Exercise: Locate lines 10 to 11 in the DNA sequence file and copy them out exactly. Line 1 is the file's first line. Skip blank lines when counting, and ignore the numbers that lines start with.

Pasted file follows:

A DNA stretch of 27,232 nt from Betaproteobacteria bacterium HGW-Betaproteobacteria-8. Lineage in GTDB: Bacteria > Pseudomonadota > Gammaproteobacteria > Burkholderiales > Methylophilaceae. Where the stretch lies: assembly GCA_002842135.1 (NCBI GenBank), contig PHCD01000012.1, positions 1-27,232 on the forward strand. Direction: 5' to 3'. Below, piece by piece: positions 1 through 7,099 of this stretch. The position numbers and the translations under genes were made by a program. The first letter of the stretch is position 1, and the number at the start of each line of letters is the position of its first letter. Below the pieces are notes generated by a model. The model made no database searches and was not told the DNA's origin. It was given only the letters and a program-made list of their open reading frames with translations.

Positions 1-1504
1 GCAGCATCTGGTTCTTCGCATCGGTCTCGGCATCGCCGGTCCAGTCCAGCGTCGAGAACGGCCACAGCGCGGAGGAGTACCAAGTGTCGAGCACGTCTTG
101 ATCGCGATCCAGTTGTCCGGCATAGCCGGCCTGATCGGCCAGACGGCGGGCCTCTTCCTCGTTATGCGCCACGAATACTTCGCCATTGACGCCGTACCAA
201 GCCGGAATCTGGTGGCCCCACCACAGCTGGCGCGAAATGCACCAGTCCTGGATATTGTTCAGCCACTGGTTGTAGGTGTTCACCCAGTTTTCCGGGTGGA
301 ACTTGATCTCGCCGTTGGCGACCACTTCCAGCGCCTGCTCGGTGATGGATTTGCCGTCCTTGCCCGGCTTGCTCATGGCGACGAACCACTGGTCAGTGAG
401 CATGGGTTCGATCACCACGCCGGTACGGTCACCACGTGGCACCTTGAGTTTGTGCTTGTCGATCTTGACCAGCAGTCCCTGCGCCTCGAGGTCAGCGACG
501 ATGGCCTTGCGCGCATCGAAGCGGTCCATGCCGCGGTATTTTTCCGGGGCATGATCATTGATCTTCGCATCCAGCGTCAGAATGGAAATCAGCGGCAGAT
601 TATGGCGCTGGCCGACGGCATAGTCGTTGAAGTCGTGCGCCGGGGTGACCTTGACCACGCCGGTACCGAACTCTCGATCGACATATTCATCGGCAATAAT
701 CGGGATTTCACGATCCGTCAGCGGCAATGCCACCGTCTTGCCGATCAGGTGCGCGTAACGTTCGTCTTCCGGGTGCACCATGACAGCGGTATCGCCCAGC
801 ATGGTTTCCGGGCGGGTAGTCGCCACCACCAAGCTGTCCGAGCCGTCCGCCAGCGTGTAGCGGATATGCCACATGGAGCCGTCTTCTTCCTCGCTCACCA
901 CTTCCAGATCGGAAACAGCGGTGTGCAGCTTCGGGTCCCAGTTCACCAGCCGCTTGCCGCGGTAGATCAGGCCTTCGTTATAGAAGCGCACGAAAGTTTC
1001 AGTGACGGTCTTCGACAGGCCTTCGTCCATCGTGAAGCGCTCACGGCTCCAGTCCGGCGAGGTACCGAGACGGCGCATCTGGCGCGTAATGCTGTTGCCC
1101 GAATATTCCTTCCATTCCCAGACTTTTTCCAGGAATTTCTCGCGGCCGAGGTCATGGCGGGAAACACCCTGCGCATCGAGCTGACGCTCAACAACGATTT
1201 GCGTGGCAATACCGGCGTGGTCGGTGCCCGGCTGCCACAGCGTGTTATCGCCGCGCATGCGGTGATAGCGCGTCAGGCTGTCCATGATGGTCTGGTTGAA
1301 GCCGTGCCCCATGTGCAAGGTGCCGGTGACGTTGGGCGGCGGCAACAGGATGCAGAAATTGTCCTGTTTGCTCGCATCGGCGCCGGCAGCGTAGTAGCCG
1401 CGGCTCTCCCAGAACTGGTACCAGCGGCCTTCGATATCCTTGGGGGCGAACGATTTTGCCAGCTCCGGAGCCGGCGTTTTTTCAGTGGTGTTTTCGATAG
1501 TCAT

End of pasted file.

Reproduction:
701 CGGGATTTCACGATCCGTCAGCGGCAATGCCACCGTCTTGCCGATCAGGTGCGCGTAACGTTCGTCTTCCGGGTGCACCATGACAGCGGTATCGCCCAGC
801 ATGGTTTCCGGGCGGGTAGTCGCCACCACCAAGCTGTCCGAGCCGTCCGCCAGCGTGTAGCGGATATGCCACATGGAGCCGTCTTCTTCCTCGCTCACCA